We interrupt our normally scheduled atrocity coverage to bring you the message that my sister, the talented Melinda Taub, has a novel out today!
It’s called “Still Star Crossed,” it’s a sequel to Romeo and Juliet, it’s available on Amazon and in book stores near you, it’s awesome, and you should buy it.
I’m obviously biased, but there’s no need to take my word for this. Here’s what Kirkus said in its (ahem, starred) review:
Love and violence intertwine in this spectacular sequel to Shakespeare’s Romeo and Juliet.
Taub splits her focus between the personal and the political, sending the narrative shuttling among Rosaline, Benvolio, Rosaline’s spirited sister, Livia, and desperate Prince Escalus without losing the thread. Rosaline and Benvolio’s tale is equal parts historical fiction, detective story and high adventure, relayed in accurate but not overwhelming period language, informed by Romeo and Juliet and Shakespeare’s other works but offering an expanded and original perspective.
A perfect blend of the intimate and the epic, the story both honors its origin and works in its own right. (Historical fiction. 12 & up)
Now excuse me while I go wander the city, bragging about my little sister, the novelist.
Does anyone still believe that hipster restaurants are really eateries, as opposed to conceptual art installations and/or elaborate social psychology experiments? If you answered “yes,” then I dare you to identify which of the below statements are not lines from a recent review of an institution claiming to be a restaurant (answers after the jump):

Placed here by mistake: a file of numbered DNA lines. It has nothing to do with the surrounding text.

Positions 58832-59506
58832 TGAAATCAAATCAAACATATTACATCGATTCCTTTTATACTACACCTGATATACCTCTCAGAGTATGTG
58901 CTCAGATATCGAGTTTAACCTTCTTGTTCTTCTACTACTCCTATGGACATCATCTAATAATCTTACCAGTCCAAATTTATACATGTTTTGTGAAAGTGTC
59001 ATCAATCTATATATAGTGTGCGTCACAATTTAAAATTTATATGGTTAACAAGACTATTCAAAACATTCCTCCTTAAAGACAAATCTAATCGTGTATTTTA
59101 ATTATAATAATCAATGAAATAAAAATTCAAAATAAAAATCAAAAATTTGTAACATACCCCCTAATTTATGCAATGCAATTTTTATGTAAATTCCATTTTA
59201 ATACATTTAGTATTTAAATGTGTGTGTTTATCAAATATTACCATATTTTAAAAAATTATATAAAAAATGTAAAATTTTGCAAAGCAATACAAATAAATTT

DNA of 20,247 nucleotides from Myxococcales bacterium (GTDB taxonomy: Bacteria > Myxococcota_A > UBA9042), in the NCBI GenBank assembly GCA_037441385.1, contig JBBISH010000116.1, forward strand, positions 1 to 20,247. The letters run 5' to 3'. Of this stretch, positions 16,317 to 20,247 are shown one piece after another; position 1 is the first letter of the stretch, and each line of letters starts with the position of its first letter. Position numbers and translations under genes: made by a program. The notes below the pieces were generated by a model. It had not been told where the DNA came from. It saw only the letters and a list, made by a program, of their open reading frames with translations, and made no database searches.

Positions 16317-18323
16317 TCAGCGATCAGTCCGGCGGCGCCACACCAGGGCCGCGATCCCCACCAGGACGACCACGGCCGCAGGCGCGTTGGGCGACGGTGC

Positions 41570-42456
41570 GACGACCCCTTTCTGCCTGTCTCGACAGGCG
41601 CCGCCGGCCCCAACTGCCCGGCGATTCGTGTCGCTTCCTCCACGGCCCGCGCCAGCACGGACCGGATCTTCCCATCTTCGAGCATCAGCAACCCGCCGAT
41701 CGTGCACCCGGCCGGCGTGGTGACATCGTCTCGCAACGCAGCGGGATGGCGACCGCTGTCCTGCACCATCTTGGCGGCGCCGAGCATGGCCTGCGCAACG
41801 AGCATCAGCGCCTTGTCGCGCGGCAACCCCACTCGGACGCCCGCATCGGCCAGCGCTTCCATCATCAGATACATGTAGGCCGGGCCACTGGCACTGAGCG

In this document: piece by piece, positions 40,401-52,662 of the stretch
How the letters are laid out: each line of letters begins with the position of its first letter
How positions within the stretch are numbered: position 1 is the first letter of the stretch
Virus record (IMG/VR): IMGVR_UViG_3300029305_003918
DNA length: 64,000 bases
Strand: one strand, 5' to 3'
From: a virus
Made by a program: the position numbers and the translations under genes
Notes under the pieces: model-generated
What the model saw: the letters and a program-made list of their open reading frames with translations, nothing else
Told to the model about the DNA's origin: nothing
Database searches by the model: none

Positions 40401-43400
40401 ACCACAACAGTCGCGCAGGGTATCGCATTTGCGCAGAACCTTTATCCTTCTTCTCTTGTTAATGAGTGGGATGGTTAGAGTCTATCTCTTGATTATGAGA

- “He’s a peer of the Swedish chef Magnus Nilsson, who conjures up strange delicacies from all sorts of primal ingredients (pig’s blood, cow’s bones, wet forest leaves, etc.)”
- “My favorite course was a plate of locally-sourced loam with mucosal kombucha. The accompanying homemade pickles are a $9 supplement, but shouldn’t be missed – their tangy crunch harmonizes perfectly with the heavy funk of the main plate.”
- “Or so I thought to myself as I pondered a pair of crimson-colored crackerlike objects, which, our lumberjack waiter gently informed us, were made mostly with dehydrated pig’s blood.”
- “Although I was initially skeptical of the hay-roasted herring livers, the presentation – in which the still-smoking bale is brought to the table in a brazier and the diner is offered a pair of antique Norwegian elk shears with which to remove the charred morsels from the ashes – won me over.”
- “The next course is a mulch-y concoction of root vegetables (salsify, lichen curls) served with the yolk of a single egg, which tasted bracing in a faintly medicinal way, despite looking, in the words of one of my city-slicker guests, like “something you’d find in the puddles of a tree stump after a rainstorm.”